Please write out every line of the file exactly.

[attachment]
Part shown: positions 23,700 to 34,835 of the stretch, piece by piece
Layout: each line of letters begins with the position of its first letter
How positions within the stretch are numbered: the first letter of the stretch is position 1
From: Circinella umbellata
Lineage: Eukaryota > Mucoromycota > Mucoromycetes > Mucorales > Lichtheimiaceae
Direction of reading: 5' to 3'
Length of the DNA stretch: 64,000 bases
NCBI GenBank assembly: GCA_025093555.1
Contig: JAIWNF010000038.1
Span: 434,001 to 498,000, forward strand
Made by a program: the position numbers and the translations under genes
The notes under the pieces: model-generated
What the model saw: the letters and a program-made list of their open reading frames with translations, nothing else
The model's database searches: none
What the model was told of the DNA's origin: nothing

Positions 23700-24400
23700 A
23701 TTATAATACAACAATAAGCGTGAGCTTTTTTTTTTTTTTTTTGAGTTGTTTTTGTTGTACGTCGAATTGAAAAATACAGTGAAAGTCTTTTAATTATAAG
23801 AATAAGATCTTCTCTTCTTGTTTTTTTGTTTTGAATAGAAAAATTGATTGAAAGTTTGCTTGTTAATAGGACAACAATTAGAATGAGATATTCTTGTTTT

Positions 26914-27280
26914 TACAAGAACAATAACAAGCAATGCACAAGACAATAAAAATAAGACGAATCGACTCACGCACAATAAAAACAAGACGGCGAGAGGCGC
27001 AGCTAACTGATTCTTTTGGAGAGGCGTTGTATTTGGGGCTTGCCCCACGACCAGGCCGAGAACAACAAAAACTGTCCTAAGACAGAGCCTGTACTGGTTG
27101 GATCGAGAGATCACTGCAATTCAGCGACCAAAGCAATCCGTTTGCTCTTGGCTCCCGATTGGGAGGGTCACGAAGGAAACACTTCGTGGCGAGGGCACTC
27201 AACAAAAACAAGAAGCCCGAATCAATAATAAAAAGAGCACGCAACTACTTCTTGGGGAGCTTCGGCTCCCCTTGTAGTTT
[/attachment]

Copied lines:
Part shown: positions 23,700 to 34,835 of the stretch, piece by piece
Layout: each line of letters begins with the position of its first letter
How positions within the stretch are numbered: the first letter of the stretch is position 1
From: Circinella umbellata
Lineage: Eukaryota > Mucoromycota > Mucoromycetes > Mucorales > Lichtheimiaceae
Direction of reading: 5' to 3'
Length of the DNA stretch: 64,000 bases
NCBI GenBank assembly: GCA_025093555.1
Contig: JAIWNF010000038.1
Span: 434,001 to 498,000, forward strand
Made by a program: the position numbers and the translations under genes
The notes under the pieces: model-generated
What the model saw: the letters and a program-made list of their open reading frames with translations, nothing else
The model's database searches: none
What the model was told of the DNA's origin: nothing

Positions 23700-24400
23700 A
23701 TTATAATACAACAATAAGCGTGAGCTTTTTTTTTTTTTTTTTGAGTTGTTTTTGTTGTACGTCGAATTGAAAAATACAGTGAAAGTCTTTTAATTATAAG
23801 AATAAGATCTTCTCTTCTTGTTTTTTTGTTTTGAATAGAAAAATTGATTGAAAGTTTGCTTGTTAATAGGACAACAATTAGAATGAGATATTCTTGTTTT

Positions 26914-27280
26914 TACAAGAACAATAACAAGCAATGCACAAGACAATAAAAATAAGACGAATCGACTCACGCACAATAAAAACAAGACGGCGAGAGGCGC
27001 AGCTAACTGATTCTTTTGGAGAGGCGTTGTATTTGGGGCTTGCCCCACGACCAGGCCGAGAACAACAAAAACTGTCCTAAGACAGAGCCTGTACTGGTTG
27101 GATCGAGAGATCACTGCAATTCAGCGACCAAAGCAATCCGTTTGCTCTTGGCTCCCGATTGGGAGGGTCACGAAGGAAACACTTCGTGGCGAGGGCACTC
27201 AACAAAAACAAGAAGCCCGAATCAATAATAAAAAGAGCACGCAACTACTTCTTGGGGAGCTTCGGCTCCCCTTGTAGTTT